In late March, 84 Tumblr accounts were terminated after their association with the Internet Research Agency (IRA) was revealed. The name is pretty vague, but it might sound familiar.
The IRA is a Russian organisation linked to the Kremlin, and has been identified as a driving force behind much of the fake news and anti-Hillary Clinton content spread online during the 2016 American election. Specifics of the interference have come out quite recently in Robert Mueller’s indictment of these actions.
While I was following the shape of the story, I didn’t know the specifics. Maybe I thought I already understood enough about the situation. Maybe I was too engrossed in scandals closer to home (Joyce’s maybe-baby, cricket balls in unusual places—what next?). Whatever the reason, it turned out that I was unaware enough to not realise I was personally involved.
Like other social media platforms, Tumblr belatedly looked into propaganda operations it played host to. Upon terminating certain blogs, it sent out an email to anyone who had interacted with them. I was a recipient of one of these emails.
And I was more than a little surprised. In fact, I was kind of annoyed when I found out, actually, because when you discover you’ve been fed Russian propaganda, you want it to be something memorable and maybe a little illicit.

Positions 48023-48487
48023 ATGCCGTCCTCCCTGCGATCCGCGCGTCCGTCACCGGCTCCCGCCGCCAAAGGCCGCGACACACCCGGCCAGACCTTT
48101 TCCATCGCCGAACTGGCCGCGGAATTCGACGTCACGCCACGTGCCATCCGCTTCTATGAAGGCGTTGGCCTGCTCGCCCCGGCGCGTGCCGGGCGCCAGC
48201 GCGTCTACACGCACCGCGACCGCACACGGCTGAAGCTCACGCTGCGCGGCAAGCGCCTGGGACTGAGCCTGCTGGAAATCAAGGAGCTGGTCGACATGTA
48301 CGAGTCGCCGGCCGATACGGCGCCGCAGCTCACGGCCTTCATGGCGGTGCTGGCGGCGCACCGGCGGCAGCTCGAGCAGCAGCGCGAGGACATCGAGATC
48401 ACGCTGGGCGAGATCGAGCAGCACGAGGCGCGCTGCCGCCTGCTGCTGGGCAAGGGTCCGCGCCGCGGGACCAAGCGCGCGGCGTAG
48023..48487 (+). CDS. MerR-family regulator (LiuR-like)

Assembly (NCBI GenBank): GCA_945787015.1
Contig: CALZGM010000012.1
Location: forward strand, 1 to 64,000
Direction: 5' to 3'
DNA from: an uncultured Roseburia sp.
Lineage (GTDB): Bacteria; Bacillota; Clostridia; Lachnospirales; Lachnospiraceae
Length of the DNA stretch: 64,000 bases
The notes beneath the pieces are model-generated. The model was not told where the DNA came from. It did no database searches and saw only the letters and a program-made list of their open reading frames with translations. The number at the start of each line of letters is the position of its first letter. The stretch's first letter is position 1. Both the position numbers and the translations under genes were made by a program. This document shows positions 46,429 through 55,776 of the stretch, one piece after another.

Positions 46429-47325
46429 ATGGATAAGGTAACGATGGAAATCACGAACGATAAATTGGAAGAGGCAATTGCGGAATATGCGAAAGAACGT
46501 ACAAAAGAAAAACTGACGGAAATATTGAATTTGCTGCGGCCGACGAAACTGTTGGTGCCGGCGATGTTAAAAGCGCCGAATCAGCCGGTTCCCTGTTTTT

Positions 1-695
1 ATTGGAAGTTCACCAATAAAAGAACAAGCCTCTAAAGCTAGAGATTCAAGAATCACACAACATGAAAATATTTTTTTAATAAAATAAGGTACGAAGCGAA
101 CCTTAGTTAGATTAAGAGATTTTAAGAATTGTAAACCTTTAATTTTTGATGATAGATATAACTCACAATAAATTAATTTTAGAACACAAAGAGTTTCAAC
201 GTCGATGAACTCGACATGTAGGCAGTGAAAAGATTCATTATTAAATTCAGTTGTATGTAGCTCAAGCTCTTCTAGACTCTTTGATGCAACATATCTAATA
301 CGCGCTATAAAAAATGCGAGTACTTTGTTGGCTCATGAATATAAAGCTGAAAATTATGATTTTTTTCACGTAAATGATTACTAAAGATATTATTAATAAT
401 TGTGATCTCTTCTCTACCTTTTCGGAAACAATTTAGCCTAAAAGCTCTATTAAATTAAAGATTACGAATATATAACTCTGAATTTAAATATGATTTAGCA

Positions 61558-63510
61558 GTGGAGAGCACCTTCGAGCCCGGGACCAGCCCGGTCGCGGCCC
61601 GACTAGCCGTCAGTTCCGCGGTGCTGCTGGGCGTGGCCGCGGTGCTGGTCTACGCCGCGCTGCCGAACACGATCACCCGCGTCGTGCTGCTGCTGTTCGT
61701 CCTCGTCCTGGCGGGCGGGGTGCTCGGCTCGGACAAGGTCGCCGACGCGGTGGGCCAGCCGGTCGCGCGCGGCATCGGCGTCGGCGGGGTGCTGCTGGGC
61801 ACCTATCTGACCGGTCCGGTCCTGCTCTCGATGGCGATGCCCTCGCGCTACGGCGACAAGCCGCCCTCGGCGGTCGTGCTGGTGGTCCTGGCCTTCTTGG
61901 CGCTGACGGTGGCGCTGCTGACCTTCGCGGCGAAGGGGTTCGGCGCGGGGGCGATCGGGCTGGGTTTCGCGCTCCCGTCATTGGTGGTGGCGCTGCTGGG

If you go through the ‘IRA’ and related tags on Tumblr, you can find many, many posts from users who were confused after receiving the email. There are posts from users who aren’t American and who don’t blog about politics—users like me—scrambling to work out where they went wrong. And when I did discover where I went ‘wrong’, it turned out that the Russian post I had interacted with was an innocuous, relatable meme about anxiety.
This brings up an important question about what propaganda actually looks like.
When we think of propaganda, we might think of wartime posters: Fight in this war! Vote for this leader! Support this party! The message is clear, the bias identifiable. We might think also of films made during the same periods: the Russian Battleship Potemkin or Britain’s The Lion Has Wings. Recognising these movies as propaganda is important because it reminds us that propaganda and entertainment have, historically, gone hand in hand.
Only 31% of Australians trust the media, according to the Edelman Trust Barometer, an international study in its eighteenth year. The head of Edelman Australia, Steve Spurr, has attributed this distrust to the rise of fake news. So people are becoming wary of the news they consume online—but what of the pages they follow for entertainment and opinion?
A number of the blogs shut down on Tumblr had URLs like ‘blacknproud’ and ‘blacktolive’. Users were suspicious of how these blogs, which seemed to post primarily left-leaning, African American-centred content, were the ones deleted.
But it makes sense. Propaganda is going to be most effective when it doesn’t look like propaganda: misinformation alongside relatable content is going to be better received than a random media user yelling that Hillary Clinton is the devil.
We don’t trust our news and we don’t trust our politics—should we be wary of our memes too?